Cloud computing was a bad idea a half a century ago and it is still a bad idea today. Cloud computing is the idea that our computer, a dumb terminal in essence, may be used to access data and services out there on the internet, from a “cloud” of networked computers and data centers. This idea is being touted by the Google CEO, Eric Schmidt, and has been around in various guises for some time.

But, the problem with cloud computing, as with all client server models is reliability, functionality, performance, and security (1). In addition, it may be argued that the model is in someway innately undemocratic, that is, that it is, in practice, likely to promote centralized political, social, and economic control.

Scholars and laymen alike have often argued that the internet is in someway democratic, promoting diversity of ideas and opinion – individuals expressing their beliefs and opinions in the public form (although anarchistic would perhaps be a better characterization). Yet, whereas the internet may be inherently democratic, the move towards cloud computing is a move towards centralized control.

Technology is a tool. And a tool, in and of itself, is not inherently antidemocratic. Yet, in practice, when you put the tools in the hands of human actors, a technology may promote various social or cultural features. The printing press, the cannon, the locomotive, the telegraph, and the networked computer are examples of technologies which resulted in important social developments.

In the cloud computing model, we depend upon third parties. Third parties provide services for us and we are dependent upon them to take care of “everything” for us. But, we may ask, “Who owns the data?” “Who owns the process?” “Who decides?” Not us.

By way of analogy, take your passport, your photos, your love letters, and your contact list and give it to a banker to store in a safe deposit box 2000 miles away. And, while we are at it, ask him to take care of your business transactions. I for one am uneasy with this model.

The United States is founded upon the idea that if you centralize power and control, it will almost universally lead authoritarian control. The desire for knowledge and control are almost universal, as illustrated in almost every sphere of human existence, within the home, church, school, workplace, and government. Power is used for control.

In the cloud model, we become increasingly dependent upon third parties, that is, we give them power over ourselves, whether exercised or not. Yet, as corporations attempt to understand and influence buyer behavior, and governments seek to regulate human behavior, they will monitor our actives and personal data; and they will package and market services in an attempt to influence and manipulate behavior patterns.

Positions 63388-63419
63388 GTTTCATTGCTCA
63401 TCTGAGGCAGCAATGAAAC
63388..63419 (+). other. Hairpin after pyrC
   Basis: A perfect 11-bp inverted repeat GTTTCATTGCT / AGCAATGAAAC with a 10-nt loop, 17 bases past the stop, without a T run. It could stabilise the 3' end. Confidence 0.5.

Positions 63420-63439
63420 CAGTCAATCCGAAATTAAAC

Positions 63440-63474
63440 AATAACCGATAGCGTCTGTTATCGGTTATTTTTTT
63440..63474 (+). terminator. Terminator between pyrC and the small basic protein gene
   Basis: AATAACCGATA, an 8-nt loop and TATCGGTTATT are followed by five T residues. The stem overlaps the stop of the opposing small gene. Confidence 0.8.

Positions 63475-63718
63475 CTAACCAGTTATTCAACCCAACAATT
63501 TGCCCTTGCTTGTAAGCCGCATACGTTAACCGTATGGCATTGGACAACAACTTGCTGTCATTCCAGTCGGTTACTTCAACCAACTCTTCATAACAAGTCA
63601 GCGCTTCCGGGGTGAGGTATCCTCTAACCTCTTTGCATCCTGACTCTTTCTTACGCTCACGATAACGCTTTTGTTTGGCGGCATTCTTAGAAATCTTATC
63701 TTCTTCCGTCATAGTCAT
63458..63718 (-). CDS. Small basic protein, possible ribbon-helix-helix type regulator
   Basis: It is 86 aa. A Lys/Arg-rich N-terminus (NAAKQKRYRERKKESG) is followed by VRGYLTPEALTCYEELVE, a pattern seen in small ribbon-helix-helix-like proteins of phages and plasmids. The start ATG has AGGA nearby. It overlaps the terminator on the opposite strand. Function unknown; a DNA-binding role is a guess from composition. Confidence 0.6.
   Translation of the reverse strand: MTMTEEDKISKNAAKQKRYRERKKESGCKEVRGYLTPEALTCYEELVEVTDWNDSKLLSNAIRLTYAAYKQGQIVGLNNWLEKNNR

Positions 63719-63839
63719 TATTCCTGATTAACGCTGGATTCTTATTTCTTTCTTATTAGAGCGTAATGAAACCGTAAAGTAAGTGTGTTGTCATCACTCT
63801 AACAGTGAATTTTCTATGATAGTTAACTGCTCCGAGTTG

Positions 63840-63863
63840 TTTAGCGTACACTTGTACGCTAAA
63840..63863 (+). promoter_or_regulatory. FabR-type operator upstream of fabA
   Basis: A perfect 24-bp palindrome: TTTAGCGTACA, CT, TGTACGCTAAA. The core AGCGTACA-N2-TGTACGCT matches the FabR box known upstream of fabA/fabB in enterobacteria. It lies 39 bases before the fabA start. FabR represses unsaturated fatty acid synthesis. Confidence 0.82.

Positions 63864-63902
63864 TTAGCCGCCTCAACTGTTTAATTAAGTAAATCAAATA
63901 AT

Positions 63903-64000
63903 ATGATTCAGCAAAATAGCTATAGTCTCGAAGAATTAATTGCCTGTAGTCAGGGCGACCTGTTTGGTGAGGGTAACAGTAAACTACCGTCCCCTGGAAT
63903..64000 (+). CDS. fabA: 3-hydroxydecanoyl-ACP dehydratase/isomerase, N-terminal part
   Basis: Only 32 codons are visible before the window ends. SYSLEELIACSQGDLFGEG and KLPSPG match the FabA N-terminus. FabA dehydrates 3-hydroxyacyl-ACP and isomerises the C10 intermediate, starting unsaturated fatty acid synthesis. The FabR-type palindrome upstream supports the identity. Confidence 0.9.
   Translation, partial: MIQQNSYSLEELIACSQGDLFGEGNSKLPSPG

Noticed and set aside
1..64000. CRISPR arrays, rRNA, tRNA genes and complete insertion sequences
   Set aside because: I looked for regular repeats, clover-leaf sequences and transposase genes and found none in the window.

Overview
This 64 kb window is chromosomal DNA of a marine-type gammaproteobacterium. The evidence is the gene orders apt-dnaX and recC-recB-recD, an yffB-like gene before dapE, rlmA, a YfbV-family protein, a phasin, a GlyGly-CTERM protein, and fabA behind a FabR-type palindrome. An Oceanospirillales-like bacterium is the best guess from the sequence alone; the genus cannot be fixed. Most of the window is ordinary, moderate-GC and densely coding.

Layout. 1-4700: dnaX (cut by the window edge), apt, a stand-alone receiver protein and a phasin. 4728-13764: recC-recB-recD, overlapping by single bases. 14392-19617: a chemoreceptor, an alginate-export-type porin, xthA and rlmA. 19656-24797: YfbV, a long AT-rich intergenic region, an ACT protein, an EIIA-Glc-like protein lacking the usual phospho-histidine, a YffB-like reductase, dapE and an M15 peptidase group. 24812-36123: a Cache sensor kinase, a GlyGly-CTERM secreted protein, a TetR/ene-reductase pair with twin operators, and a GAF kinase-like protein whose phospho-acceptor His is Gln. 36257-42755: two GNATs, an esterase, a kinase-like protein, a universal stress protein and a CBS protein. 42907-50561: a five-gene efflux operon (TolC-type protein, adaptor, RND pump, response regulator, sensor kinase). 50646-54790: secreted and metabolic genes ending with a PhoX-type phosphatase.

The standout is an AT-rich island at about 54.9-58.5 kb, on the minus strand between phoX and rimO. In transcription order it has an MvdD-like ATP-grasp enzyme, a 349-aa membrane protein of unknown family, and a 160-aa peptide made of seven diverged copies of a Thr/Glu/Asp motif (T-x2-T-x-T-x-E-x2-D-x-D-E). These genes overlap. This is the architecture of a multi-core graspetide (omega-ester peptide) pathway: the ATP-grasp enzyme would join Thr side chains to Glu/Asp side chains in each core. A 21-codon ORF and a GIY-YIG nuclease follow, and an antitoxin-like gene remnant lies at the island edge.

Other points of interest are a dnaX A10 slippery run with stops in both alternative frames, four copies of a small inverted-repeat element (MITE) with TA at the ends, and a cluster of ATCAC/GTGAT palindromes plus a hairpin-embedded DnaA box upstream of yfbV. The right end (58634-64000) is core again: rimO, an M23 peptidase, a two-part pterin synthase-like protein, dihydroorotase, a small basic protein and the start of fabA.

. . . And in time, we may find that these third parties control our data and our potential activities. All done under the veneer of enlightened despotism.

Although there may be a number reasons to be suspicious of the cloud computing model, it is important to note that cloud computing is a bad idea on technical grounds, alone. Cloud computing has a number of technical drawbacks, which are intrinsic to cloud computing and client-server models: Performance and reliability limitations are, by and large, rooted in the finite speed of light (2). The use of remote logons means that it is always possible to hack your user account. And internet connectivity and server reliability cannot be guaranteed. Just because it fits Google’s business model doesn’t make it a good idea.

In conclusion, the cloud computing model is a bad idea. It requires us to place a great deal of trust in third parties responsible for providing services and data storage. That is, the model places an unnecessary reliance upon a third party (trusting they are both competent and honest) and introduces unnecessary security risks (hackers, corporate espionage, Federal surveillance, potential loss of physical and legal control over data, ownership of processes vital to bottom line, etc.).

Dependence upon third parties, at least without checks and balances, will almost inevitably lead to a loss of self-determination, the loss of a degree of control over our data and our potential activities. In this way, cloud computing is likely to promote centralized social, economic, and political control.


The Chinese word for computer is electronic brain.
In the cloud, your electronic brain, your virtual brain, is held hostage.
The virtual you lives in a cloud.
We are no longer independent actors.

msc 7/08